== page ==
Opinion

Fiscal math portends further increase in market borrowings

Aditi Nayar | Updated on July 02, 2020 Published on July 02, 2020

The anticipated fiscal slippage exceeds the extent to which the GoI’s planned market borrowings for FY2021 have already been augmented

The fiscal outcome for FY20 turned out to be much weaker than the Government of India (GoI) had estimated in February. Its fiscal deficit spiked to ₹9.4 trillion — or 4.6 per cent of the GDP — as per the provisional actuals for FY20, from the revised estimate (RE) of ₹7.7 trillion or 3.8 per cent of GDP. Very little of this fiscal slippage can be blamed upon Covid-19. However, the spread of the pandemic and various measures announced to reduce its impact, have wreaked havoc on the outlook for government finances for FY21.

The fiscal year has commenced poorly. News reports indicate that the government’s direct tax collections contracted by about 25 per cent as on June 17, broadly in line with the GDP forecast for Q1 FY20. While the economic outlook remains uncertain, we are hopeful that the worst of the revenue shock will be contained in Q1 FY21.

Government revenue

Based on the anticipated compression in non-discretionary consumption and income levels following the pandemic, we forecast the gross tax revenues of the GoI at ₹16.9 trillion, 30 per cent lower than the Budget Estimates (BE) for FY21, and 15.7 per cent lower than the provisional actuals for FY20. A substantial portion of this shortfall would be borne by the State governments through lower tax devolution to them.

On a positive note, we forecast the gain to the Central government from the recent hikes in the excise duty levied on petrol and diesel to be approximately ₹1 trillion above the FY21 BE. Building this in, and adjusting for the higher-than-warranted tax devolution to the States in FY20, ICRA expects the net tax revenues of the GoI to fall short of the budgeted level by ₹3.9 trillion.

The state of the telecom sector remains feeble, and non-tax revenues from this source are likely to considerably trail the budgeted level, if the Supreme Court allows 20-year payment terms for the AGR dues. The current volatility in market conditions and intermittent risk aversion may prove dire for big-ticket disinvestment. Overall, we expect the non-tax revenues and disinvestment proceeds to fall short of the FY21 BE by ₹2.2-2.3 trillion.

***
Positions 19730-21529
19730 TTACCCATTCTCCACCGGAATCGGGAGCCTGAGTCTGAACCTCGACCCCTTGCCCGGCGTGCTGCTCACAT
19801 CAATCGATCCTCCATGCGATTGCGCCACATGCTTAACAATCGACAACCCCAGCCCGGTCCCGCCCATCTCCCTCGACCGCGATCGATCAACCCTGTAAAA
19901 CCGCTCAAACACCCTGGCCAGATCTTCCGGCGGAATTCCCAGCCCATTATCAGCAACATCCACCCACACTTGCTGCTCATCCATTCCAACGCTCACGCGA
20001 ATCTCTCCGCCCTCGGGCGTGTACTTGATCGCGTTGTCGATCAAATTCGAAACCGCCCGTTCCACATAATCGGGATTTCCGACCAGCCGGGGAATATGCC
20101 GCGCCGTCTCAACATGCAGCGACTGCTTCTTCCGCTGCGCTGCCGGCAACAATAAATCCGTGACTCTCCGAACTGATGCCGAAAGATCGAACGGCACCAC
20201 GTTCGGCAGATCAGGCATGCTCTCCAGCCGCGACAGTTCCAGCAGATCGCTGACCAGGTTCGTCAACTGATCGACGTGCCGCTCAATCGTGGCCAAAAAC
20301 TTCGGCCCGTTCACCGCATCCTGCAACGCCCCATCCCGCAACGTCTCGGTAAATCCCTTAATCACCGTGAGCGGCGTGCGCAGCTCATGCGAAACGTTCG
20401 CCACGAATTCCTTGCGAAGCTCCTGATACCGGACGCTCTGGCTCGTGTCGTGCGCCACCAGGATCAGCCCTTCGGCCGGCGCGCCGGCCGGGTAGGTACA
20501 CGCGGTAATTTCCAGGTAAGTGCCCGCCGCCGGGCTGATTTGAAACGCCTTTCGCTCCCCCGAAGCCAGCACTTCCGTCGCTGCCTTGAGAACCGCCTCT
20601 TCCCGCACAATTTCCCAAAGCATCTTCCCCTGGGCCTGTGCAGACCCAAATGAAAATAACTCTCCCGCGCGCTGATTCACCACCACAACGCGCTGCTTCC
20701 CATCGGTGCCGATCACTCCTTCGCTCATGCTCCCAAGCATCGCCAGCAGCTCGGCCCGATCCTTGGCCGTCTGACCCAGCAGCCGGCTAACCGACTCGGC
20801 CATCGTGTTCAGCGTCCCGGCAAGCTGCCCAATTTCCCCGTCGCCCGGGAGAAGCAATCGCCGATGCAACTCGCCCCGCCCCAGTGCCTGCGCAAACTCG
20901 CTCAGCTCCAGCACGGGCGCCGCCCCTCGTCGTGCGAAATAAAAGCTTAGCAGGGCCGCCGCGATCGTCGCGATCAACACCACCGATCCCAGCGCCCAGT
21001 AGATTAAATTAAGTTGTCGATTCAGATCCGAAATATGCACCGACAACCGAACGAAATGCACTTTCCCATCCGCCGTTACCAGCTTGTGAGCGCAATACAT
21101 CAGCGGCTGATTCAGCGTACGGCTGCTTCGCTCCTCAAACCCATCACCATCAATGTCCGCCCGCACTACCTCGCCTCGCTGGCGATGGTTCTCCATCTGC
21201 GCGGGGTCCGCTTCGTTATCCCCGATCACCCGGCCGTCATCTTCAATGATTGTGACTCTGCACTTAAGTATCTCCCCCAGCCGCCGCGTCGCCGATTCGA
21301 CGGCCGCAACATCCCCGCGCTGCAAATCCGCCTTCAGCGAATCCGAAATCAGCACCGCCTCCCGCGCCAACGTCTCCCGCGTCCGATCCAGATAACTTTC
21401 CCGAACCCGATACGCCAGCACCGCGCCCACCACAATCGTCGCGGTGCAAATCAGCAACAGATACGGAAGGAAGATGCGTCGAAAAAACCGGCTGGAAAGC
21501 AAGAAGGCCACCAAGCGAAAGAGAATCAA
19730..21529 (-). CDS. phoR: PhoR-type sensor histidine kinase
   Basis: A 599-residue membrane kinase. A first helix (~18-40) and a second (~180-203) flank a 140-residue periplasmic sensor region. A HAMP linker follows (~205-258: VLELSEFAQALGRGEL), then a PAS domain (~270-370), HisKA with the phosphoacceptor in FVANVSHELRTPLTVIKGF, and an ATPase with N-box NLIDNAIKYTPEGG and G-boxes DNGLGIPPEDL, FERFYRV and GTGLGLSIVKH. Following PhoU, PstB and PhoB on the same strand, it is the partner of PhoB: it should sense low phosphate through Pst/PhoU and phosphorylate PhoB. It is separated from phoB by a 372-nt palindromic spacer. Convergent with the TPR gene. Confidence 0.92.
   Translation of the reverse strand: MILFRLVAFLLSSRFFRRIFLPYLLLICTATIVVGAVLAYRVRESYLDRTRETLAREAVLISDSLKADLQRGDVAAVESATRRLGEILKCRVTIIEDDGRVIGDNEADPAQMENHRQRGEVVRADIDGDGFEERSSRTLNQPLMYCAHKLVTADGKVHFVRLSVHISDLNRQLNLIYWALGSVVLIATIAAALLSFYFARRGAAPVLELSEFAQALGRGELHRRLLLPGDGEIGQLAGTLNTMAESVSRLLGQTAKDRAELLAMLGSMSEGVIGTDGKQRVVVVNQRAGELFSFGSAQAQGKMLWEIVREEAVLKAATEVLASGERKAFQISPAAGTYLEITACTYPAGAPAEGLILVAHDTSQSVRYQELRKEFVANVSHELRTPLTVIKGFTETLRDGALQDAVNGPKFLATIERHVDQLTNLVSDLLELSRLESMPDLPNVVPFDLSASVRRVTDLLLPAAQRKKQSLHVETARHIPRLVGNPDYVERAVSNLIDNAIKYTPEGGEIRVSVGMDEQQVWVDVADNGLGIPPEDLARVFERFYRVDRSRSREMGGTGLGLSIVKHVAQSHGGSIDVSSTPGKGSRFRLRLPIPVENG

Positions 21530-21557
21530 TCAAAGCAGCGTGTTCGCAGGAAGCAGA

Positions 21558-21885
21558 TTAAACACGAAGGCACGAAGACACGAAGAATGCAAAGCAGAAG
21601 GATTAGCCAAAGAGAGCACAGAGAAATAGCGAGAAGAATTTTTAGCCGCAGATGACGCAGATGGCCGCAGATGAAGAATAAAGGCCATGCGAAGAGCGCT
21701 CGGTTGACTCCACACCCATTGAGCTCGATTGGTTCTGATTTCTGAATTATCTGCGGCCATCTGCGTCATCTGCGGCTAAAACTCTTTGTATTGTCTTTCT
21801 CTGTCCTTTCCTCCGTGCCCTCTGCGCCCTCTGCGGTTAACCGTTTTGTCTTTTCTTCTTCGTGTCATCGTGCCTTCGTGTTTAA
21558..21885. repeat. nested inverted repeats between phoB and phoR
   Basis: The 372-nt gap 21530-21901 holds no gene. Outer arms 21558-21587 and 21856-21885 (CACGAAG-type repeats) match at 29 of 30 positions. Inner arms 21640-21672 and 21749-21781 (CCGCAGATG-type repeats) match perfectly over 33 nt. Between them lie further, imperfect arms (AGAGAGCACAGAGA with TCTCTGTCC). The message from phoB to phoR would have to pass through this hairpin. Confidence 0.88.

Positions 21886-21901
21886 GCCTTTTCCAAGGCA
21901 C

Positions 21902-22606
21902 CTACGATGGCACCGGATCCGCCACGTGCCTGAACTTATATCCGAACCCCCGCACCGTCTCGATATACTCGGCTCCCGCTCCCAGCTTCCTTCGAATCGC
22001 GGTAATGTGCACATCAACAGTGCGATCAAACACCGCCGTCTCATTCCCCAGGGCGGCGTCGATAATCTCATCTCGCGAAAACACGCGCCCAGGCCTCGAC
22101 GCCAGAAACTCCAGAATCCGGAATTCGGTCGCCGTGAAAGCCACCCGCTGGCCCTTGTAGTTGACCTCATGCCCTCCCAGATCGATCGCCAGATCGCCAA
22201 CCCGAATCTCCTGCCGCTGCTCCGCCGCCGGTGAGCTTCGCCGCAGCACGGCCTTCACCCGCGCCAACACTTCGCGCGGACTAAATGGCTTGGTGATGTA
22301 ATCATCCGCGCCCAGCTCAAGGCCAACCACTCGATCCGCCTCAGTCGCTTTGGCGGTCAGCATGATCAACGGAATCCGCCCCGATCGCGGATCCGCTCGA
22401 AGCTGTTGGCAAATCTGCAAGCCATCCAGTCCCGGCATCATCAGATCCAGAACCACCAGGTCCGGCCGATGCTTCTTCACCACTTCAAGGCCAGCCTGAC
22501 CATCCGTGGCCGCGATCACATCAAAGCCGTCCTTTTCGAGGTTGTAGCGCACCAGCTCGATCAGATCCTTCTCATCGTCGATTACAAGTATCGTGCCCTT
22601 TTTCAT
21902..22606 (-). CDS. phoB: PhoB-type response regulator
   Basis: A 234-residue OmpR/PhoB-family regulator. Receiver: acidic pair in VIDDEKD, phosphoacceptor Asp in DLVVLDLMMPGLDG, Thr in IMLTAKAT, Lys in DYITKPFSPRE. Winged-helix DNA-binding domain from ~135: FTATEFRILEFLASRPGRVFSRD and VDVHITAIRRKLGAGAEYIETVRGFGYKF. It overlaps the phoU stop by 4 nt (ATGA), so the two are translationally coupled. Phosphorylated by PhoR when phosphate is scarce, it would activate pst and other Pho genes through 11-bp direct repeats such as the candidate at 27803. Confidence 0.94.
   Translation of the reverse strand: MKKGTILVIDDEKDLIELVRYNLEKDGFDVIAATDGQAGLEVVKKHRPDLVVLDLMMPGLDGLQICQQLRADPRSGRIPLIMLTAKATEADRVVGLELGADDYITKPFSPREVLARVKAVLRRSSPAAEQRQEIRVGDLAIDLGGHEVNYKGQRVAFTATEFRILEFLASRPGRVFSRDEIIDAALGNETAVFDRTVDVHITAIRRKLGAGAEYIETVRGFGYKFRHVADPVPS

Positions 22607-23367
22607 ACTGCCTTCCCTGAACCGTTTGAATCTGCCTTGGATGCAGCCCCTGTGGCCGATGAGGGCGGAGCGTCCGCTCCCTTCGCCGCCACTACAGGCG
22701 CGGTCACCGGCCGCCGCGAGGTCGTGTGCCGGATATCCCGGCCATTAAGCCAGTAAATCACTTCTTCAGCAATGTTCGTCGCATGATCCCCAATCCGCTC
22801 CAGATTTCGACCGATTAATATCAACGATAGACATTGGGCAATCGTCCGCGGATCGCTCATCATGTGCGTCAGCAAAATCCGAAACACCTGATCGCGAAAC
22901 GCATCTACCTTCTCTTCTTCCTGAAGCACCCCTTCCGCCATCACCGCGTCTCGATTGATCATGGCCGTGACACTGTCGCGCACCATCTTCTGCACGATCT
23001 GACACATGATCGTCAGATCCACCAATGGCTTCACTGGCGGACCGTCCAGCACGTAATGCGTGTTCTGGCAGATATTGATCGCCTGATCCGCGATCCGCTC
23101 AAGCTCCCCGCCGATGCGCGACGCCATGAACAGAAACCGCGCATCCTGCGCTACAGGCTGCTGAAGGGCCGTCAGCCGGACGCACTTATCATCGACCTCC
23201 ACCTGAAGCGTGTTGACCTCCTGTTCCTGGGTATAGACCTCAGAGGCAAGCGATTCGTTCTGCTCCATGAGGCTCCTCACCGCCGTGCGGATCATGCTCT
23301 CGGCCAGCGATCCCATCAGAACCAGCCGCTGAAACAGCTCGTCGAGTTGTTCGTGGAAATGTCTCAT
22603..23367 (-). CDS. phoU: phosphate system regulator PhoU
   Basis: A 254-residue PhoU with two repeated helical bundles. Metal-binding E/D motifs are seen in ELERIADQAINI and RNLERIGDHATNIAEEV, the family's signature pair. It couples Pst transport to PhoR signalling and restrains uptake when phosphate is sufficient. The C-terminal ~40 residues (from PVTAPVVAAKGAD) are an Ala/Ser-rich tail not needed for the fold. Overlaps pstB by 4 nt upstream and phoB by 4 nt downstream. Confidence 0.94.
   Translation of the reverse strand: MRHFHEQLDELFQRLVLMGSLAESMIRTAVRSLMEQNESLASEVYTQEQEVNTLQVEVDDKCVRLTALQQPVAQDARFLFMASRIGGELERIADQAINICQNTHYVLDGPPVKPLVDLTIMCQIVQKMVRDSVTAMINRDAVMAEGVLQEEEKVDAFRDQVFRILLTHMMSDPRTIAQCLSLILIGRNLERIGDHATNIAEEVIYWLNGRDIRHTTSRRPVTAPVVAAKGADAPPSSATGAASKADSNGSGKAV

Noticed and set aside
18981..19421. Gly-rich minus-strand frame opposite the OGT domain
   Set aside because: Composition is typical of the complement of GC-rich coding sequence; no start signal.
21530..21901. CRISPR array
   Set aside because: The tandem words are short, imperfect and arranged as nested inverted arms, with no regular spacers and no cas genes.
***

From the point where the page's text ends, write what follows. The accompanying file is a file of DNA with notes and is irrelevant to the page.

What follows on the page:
Release of funds

The fiscal support under the “Atmanirbhar Bharat Abhiyan” announced by the GoI is estimated at a modest 1 per cent of GDP. The previously enhanced outlay for MGNREGA, and the newly launched Prime Minister Garib Kalyan Rojgar Abhiyaan would refocus the spending of the government on the rural areas that have received large numbers of returning migrants.

A portion of the higher expenditure may get funded by the savings released by the spending restrictions imposed on various ministries and departments, which have recently been extended to Q2 FY20. Moreover, it has been clarified that the amount remaining unspent in a particular month/quarter, will not get automatically carried forward to the next month/quarter. While this highlights the extent of the government’s resolve toward spending restraint, it poses a downside risk to our forecast of a 5 per cent contraction in real GDP in FY21.

It remains unclear whether the GoI will provide funds for bank recapitalisation in FY21, to address concerns regarding the impact of the decline in economic activity on potential NPAs. Even if it does, recapitalisation bonds are likely to be a below-the-line item, which would not affect the fiscal deficit.

On balance, ICRA’s base case is that the GoI’s fiscal deficit for FY2021 will surge to ₹13 trillion, or 6.7 per cent of GDP, from the budgeted level of ₹8 trillion or 3.5 per cent of GDP. The anticipated fiscal slippage exceeds the extent to which the GoI’s planned market borrowings for FY2021 have already been augmented, suggesting that the market should be prepared for another upward revision, especially if further fiscal support measures are announced.

GST uncertainty

One major source of fiscal uncertainty persists. We are certain that the requirement for the GST compensation to be provided to the State governments, will dwarf the funds available through the specified GST compensation cess in FY2021. However, the extent of funds towards GST compensation that the GoI would provide to the State governments from its own sources, remains unclear.

We estimate the gap between the available past and current collections of the GST compensation cess, and the requirement for GST compensation (both for FY21 and what was pending for FY20 at end-March), at a mammoth ₹3.9 trillion. If the GoI provides half of these funds from its own sources in FY2021, its fiscal deficit would surge to a discomfiting 7.7 per cent of GDP.

However, if the GST Council decides to borrow funds from the market backed by a guarantee from the GoI, to compensate the States, then the GoI’s FY21 fiscal deficit and market borrowings would be spared.

The writer is Principal Economist, ICRA

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Published on July 02, 2020
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